AU - Van den Broeke, Anne

AU - Pise-Masison, Cynthia

AU - Franchini, Genoveffa

PY - 2019/10/1

Y1 - 2019/10/1

N2 - Human T cell leukemia virus type 1 (HTLV-1) is the ethological agent of adult T cell leukemia/lymphoma (ATLL) and a number of lymphocyte-mediated inflammatory conditions, including HTLV-1-associated myelopathy/tropical spastic paraparesis. HTLV-1 orf-I encodes two proteins, p8 and p12, whose functions in humans are to counteract innate and adaptive responses and to support viral transmission. However, the in vivo requirements for orf-I expression vary in different animal models. In macaques, the ablation of orf-I expression by mutation of its ATG initiation codon abolishes the infectivity of the molecular clone HTLV-1p12KO In rabbits, HTLV-1p12KO is infective and persists efficiently. We used humanized mouse models to assess the infectivity of both wild-type HTLV-1 (HTLV-1WT) and HTLV-1p12KO We found that NOD/SCID/γC-/- c-kit+ mice engrafted with human tissues 1 day after birth (designated NSG-1d mice) were highly susceptible to infection by HTLV-1WT, with a syndrome characterized by the rapid polyclonal proliferation and infiltration of CD4+ CD25+ T cells into vital organs, weight loss, and death. HTLV-1 clonality studies revealed the presence of multiple clones of low abundance, confirming the polyclonal expansion of HTLV-1-infected cells in vivo HTLV-1p12KO infection in a bone marrow-liver-thymus (BLT) mouse model prone to graft-versus-host disease occurred only following reversion of the orf-I initiation codon mutation within weeks after exposure and was associated with high levels of HTLV-1 DNA in blood and the expansion of CD4+ CD25+ T cells. Thus, the incomplete reconstitution of the human immune system in BLT mice may provide a window of opportunity for HTLV-1 replication and the selection of viral variants with greater fitness.IMPORTANCE Humanized mice constitute a useful model for studying the HTLV-1-associated polyclonal proliferation of CD4+ T cells and viral integration sites in the human genome. The rapid death of infected animals, however, appears to preclude the clonal selection typically observed in human ATLL, which normally develops in 2 to 5% of individuals infected with HTLV-1. Nevertheless, the expansion of multiple clones of low abundance in these humanized mice mirrors the early phase of HTLV-1 infection in humans, providing a useful model to investigate approaches to inhibit virus-induced CD4+ T cell proliferation.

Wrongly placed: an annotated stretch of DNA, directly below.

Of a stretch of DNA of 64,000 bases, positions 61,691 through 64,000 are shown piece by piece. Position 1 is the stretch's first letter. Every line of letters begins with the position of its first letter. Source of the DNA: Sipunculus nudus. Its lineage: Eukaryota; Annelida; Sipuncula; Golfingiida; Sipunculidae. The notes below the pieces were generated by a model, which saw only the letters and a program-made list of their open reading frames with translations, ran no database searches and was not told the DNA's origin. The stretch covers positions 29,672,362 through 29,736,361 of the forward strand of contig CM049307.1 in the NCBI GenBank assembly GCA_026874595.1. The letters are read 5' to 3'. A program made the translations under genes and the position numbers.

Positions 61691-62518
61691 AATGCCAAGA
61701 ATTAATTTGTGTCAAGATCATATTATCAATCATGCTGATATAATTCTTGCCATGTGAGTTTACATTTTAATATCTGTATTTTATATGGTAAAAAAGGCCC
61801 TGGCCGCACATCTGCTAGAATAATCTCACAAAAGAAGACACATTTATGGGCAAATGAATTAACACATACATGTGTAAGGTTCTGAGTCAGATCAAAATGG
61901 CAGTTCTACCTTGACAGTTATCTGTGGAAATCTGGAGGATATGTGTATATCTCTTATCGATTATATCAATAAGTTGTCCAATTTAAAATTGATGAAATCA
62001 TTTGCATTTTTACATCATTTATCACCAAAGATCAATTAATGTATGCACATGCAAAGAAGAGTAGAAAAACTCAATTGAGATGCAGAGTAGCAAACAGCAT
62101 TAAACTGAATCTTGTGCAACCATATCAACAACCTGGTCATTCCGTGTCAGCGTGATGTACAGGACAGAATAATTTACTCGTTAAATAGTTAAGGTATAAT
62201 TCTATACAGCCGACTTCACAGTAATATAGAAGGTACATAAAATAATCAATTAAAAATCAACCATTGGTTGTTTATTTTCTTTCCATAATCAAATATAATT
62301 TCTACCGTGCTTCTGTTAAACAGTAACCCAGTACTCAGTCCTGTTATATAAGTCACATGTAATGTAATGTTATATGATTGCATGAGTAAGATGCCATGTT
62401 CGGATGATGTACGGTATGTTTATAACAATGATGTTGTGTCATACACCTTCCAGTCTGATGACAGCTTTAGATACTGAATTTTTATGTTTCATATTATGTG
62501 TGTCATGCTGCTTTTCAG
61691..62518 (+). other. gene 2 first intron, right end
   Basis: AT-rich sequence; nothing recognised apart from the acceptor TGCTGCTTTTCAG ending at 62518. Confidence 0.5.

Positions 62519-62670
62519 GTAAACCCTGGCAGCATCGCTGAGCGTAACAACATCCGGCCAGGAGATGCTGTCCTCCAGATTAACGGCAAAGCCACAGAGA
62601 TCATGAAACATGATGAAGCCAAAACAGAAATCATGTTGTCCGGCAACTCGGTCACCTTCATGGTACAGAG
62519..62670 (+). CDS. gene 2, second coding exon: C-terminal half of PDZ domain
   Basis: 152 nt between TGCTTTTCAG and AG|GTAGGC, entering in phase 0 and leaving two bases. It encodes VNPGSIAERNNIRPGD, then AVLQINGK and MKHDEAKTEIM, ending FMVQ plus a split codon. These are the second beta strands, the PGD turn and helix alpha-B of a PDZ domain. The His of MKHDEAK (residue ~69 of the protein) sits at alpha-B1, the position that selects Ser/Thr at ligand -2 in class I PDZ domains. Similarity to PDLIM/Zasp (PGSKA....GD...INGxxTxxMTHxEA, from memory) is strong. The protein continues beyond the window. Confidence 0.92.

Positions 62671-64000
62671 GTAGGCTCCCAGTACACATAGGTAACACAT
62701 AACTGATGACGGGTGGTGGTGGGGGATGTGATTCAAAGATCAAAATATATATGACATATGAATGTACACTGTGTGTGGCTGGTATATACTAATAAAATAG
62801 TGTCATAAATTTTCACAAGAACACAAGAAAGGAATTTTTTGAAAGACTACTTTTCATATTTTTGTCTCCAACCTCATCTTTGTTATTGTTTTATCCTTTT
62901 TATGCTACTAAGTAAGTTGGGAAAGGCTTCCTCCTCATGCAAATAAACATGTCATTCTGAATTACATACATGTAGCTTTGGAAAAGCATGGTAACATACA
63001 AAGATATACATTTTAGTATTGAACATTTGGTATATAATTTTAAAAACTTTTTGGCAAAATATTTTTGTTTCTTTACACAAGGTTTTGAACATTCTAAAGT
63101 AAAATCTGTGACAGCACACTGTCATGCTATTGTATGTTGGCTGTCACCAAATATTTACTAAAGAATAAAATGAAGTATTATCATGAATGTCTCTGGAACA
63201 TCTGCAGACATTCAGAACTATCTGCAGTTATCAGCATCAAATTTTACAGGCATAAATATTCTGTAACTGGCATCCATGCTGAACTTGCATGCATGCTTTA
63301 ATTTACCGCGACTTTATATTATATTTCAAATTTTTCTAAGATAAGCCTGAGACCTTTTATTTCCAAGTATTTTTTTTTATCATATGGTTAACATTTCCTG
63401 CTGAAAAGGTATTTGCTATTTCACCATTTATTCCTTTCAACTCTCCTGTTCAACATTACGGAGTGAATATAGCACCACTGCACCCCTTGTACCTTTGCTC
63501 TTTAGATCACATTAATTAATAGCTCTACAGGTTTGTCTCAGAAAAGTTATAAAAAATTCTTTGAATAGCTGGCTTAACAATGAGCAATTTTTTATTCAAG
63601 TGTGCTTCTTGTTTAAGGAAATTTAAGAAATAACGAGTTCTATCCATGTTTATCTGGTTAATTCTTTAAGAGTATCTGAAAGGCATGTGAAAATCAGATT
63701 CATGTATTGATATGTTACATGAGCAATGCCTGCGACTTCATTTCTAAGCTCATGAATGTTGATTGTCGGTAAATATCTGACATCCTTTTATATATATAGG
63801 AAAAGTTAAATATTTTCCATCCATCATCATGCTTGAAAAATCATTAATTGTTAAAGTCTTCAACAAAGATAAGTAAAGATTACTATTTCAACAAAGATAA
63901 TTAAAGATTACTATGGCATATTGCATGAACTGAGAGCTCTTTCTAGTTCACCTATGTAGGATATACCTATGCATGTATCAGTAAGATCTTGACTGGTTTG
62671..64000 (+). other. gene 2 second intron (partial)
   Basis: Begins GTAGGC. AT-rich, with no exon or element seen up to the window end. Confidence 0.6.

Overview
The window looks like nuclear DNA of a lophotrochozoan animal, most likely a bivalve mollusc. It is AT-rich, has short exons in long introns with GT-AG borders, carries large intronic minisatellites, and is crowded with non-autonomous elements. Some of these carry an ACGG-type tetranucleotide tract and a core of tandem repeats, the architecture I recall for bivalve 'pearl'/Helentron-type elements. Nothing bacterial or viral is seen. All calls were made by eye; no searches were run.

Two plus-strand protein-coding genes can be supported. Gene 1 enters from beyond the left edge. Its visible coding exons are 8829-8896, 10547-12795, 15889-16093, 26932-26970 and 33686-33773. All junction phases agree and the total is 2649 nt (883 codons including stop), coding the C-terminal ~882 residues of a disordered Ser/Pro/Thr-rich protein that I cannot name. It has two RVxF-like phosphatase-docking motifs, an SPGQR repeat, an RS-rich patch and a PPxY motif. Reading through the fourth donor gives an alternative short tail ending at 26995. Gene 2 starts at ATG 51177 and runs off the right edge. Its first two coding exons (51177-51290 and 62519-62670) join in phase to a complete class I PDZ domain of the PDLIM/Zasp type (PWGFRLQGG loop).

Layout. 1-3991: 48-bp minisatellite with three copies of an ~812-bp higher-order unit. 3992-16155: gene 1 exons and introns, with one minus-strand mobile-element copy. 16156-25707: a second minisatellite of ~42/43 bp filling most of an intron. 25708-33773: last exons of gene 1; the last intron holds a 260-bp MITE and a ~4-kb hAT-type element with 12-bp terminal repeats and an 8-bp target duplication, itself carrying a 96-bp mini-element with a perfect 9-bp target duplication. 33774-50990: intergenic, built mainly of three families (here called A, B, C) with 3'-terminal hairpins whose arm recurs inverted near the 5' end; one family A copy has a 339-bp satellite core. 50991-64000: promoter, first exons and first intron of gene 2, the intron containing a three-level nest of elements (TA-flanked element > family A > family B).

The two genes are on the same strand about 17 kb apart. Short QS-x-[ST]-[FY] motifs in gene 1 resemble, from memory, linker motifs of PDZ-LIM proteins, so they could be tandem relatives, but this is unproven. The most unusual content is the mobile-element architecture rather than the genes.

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KW - HTLV-1

KW - humanized mouse models

KW - orf-I

KW - viral replication